ARCHIVE: Set-aside and Environmental Benefits

4. Environmental Considerations


In the second half of the century, the UK had increased its agricultural self-sufficiency from 30% to 80%, but with a loss of around a quarter of its semi-natural ecosystems (Green et al, 1989). Set-aside offers a major environmental opportunity.

Environmental designations such as Sites of Special Scientific Interest (SSSIs) and Environmentally Sensitive Areas (ESAs) seek to give environmental protection to small but environmentally important areas, often on farmland. Farmers in the USA have proved that the conversion of abandoned farmland into a rich ecosystem is possible; Shendoah National Park, the most popular in the USA was created entirely from such land (Green et al, 1989).

In order to optimise environmental benefits, set-aside land must be treated as an integral part of the farming system. In the shorter term set-aside natural regeneration can provide resources for birds such as linnets, corn buntings, grey partridge, finches and game birds.

The reform of the CAP and production control measures have begun to encompass conservation concerns. A notable achievement is the increase in sparrowhawk numbers since the ban on organochlorine pesticides was introduced. However, habitats are still being destroyed and insect and predator populations are in decline (Firbank et al, 1994). Environmentally managed set-aside is unlikely to replace wildlife that has been lost but may help to increase populations locally through improvement of habitats.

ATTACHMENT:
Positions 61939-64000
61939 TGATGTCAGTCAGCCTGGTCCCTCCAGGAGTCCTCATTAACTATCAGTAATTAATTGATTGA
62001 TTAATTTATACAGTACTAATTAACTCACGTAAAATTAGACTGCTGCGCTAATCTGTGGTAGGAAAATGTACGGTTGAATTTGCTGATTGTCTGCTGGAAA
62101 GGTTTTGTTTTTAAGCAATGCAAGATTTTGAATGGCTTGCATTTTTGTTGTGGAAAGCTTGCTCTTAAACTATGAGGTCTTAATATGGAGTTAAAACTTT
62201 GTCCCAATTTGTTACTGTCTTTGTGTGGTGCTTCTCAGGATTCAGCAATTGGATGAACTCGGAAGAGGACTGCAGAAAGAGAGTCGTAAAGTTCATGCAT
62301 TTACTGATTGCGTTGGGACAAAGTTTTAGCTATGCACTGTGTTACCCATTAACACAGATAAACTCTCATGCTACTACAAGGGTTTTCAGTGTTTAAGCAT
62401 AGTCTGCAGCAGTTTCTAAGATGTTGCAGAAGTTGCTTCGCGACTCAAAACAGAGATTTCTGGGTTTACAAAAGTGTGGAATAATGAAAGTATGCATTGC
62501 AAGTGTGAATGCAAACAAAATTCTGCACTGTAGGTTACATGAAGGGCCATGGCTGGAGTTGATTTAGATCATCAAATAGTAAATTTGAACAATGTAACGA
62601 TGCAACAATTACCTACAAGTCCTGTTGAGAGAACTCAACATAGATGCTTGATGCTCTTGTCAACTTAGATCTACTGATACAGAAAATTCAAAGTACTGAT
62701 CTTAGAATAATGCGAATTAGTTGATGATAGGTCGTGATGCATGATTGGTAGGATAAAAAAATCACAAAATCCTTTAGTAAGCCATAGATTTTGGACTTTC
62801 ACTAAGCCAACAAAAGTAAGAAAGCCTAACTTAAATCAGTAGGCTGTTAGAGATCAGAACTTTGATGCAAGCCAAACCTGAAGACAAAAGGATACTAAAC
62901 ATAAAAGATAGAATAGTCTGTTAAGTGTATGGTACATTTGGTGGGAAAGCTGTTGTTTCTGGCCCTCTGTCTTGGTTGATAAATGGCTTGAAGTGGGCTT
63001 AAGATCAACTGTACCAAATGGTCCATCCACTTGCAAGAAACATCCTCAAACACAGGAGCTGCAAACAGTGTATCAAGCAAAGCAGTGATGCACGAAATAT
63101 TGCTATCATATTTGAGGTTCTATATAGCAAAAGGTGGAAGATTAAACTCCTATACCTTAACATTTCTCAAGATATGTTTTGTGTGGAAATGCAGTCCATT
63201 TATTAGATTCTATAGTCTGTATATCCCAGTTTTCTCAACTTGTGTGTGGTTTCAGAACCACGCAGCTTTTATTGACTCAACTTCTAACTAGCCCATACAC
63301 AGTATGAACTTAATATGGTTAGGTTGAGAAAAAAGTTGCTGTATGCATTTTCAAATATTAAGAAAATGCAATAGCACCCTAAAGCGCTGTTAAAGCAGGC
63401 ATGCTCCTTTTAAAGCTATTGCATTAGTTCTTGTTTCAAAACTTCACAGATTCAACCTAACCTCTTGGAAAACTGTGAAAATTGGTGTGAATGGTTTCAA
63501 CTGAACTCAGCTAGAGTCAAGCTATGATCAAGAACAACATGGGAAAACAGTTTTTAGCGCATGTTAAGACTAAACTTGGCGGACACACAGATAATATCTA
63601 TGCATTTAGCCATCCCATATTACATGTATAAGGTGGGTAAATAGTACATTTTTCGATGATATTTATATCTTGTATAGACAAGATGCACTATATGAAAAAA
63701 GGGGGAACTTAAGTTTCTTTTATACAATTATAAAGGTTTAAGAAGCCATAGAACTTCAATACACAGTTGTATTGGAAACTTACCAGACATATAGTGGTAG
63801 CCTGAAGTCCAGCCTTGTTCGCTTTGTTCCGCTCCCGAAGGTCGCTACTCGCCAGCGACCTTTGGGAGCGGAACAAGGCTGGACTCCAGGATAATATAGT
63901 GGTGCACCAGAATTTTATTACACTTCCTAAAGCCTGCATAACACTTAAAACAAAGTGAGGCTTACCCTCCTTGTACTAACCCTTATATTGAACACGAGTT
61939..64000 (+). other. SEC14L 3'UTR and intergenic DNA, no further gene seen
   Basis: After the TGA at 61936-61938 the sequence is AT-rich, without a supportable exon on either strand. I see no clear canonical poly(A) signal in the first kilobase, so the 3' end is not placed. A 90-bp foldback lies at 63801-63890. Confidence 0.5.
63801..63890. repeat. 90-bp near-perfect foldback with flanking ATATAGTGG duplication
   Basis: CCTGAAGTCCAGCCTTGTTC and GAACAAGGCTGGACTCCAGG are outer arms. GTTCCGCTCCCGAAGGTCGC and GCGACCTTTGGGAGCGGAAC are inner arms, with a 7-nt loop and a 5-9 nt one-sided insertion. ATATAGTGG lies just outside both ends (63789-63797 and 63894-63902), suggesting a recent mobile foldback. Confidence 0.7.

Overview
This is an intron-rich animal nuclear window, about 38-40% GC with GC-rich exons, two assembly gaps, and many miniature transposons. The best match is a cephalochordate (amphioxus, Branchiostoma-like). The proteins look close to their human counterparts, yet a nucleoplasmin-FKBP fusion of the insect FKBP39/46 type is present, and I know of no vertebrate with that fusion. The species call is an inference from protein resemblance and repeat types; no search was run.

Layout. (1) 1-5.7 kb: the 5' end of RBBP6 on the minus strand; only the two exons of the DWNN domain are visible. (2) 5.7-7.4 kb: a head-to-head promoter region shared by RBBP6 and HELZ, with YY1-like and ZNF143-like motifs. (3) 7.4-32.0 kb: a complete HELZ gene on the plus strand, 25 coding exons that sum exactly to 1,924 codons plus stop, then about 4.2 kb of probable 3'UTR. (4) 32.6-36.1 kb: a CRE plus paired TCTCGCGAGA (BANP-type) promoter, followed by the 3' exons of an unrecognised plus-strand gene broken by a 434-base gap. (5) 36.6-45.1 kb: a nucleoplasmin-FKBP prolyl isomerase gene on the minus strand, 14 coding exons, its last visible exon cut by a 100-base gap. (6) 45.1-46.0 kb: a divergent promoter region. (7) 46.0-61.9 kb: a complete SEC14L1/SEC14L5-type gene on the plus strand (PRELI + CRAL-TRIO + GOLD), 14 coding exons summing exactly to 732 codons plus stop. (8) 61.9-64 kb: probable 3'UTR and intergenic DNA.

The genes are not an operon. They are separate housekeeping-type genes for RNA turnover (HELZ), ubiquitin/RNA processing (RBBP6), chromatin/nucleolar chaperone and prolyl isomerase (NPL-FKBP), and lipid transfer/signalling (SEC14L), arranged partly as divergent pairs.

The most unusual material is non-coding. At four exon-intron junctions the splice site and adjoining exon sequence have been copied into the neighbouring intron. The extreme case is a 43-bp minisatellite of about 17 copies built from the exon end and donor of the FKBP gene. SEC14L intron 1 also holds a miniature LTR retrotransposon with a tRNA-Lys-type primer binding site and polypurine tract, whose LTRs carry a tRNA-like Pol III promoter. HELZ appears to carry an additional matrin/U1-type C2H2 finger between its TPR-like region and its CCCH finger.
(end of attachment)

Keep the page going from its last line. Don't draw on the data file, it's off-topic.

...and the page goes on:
The dramatic increases in invertebrate populations and diversity after set-aside are well documented (Warren, 1995), and this has a knock on effect e.g. the increase in Sawfly larvae providing a food source for young partridges. It has been found that mutualist bees are attracted to naturally regenerated plots, over sown fallow. It has also been found that the cutting of early successional set-aside fields leads to a doubling of bee density, and such cutting is envisaged to benefit invertebrates and plants in general.

Defra runs a grant scheme called the Countryside Stewardship Scheme that offers payment to farmers and land managers to conserve and protect English landscape, wildlife and history. Its aim is to introduce conservation into general farming practices. The Entry Level Scheme has also been recently introduced to encourage farmers to adopt environmental management for the benefit of wildlife.

Set-aside placed next to special environmental areas can act as a buffer to protect them from agrochemicals and in time, the set-aside will become colonised by species in the adjacent land. If set-aside is sited next to or used to link areas important to wildlife it can greatly contribute towards improving local biodiversity.

If part of your land is in a Nitrate Vulnerable Zone or Nitrate Sensitive Area placing your set-aside in these areas will help reduce nitrate leaching.

Hedges are valuable habitats providing food and shelter to a wide range of species. However to maximise these benefits hedges require proper management.

If set-aside is adjacent to hedges, the land will allow easy access the hedges for trimming and other maintenance. Cut hedges to a variety of heights and shapes but no established hedge should be less that 1.5 metres high. See hedge management guidelines.

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